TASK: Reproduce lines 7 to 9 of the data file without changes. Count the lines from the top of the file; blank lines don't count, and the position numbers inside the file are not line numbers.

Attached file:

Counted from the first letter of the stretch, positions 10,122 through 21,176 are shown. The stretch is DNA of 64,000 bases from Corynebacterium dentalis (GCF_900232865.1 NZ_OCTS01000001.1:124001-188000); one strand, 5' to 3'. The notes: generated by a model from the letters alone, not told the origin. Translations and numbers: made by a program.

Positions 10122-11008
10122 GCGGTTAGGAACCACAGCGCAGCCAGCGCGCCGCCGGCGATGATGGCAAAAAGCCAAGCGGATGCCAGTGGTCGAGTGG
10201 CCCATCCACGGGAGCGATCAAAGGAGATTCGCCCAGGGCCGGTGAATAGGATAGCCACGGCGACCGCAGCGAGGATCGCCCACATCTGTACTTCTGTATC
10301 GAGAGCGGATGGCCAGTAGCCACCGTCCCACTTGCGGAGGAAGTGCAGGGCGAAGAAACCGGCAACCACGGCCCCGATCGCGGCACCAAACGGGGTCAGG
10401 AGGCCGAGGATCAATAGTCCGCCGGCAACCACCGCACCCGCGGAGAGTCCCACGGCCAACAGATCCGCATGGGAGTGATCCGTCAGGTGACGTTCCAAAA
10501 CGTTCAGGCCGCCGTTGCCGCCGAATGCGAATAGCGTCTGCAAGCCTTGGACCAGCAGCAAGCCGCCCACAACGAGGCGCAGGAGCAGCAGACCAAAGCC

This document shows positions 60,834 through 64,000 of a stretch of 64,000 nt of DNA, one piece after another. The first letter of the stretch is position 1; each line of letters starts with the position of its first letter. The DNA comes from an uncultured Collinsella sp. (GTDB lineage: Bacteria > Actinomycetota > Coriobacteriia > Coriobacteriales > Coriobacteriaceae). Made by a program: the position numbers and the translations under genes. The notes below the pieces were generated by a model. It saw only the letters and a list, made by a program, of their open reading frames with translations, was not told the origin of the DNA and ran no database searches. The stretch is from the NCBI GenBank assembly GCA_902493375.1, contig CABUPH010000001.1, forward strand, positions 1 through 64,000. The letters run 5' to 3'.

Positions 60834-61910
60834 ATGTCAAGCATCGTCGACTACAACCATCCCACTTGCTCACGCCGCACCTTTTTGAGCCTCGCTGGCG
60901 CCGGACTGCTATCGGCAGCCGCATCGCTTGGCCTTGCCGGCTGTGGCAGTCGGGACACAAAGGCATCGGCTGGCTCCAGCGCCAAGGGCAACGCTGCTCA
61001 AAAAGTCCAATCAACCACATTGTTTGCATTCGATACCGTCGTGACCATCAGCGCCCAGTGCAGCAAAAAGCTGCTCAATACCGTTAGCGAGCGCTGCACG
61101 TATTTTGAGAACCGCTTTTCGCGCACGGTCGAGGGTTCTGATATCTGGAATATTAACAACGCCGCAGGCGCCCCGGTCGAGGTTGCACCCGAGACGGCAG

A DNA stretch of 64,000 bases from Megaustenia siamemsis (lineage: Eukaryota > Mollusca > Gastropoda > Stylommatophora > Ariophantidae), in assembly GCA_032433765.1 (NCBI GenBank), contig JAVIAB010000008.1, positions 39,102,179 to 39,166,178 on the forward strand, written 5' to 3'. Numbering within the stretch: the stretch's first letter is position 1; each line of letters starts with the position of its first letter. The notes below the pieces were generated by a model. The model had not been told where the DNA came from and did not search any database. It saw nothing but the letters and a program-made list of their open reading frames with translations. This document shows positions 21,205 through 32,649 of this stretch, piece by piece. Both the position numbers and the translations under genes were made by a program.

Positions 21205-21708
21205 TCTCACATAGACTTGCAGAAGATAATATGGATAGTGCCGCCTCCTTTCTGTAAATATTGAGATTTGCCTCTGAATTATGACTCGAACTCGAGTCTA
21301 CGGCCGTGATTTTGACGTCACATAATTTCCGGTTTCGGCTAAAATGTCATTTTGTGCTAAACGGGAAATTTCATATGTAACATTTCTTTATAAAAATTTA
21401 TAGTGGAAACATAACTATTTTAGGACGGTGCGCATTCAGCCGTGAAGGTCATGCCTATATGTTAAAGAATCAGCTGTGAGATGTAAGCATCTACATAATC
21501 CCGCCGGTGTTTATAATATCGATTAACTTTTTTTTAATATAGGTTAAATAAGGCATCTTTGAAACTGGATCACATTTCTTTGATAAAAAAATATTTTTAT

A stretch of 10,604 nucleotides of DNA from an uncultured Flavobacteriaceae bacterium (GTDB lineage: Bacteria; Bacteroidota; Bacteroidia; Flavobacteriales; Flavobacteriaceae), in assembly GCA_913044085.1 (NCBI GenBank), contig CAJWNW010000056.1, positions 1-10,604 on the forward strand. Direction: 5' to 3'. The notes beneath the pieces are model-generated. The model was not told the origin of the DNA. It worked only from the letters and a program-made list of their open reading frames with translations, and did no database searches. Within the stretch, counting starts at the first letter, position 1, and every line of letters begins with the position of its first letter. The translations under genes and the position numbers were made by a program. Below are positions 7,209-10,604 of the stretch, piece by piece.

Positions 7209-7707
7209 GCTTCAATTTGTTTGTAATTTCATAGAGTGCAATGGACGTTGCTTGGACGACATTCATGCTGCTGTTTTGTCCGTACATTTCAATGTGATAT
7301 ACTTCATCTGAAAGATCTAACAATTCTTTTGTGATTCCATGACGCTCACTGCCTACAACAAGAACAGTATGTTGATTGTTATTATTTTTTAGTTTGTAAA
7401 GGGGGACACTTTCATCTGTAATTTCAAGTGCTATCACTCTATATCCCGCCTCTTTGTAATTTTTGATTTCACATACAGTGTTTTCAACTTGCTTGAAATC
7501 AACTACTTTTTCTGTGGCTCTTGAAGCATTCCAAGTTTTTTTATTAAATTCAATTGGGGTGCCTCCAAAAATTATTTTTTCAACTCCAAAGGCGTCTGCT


10501 CGTTCAGGCCGCCGTTGCCGCCGAATGCGAATAGCGTCTGCAAGCCTTGGACCAGCAGCAAGCCGCCCACAACGAGGCGCAGGAGCAGCAGACCAAAGCC

This document shows positions 60,834 through 64,000 of a stretch of 64,000 nt of DNA, one piece after another. The first letter of the stretch is position 1; each line of letters starts with the position of its first letter. The DNA comes from an uncultured Collinsella sp. (GTDB lineage: Bacteria > Actinomycetota > Coriobacteriia > Coriobacteriales > Coriobacteriaceae). Made by a program: the position numbers and the translations under genes. The notes below the pieces were generated by a model. It saw only the letters and a list, made by a program, of their open reading frames with translations, was not told the origin of the DNA and ran no database searches. The stretch is from the NCBI GenBank assembly GCA_902493375.1, contig CABUPH010000001.1, forward strand, positions 1 through 64,000. The letters run 5' to 3'.

Positions 60834-61910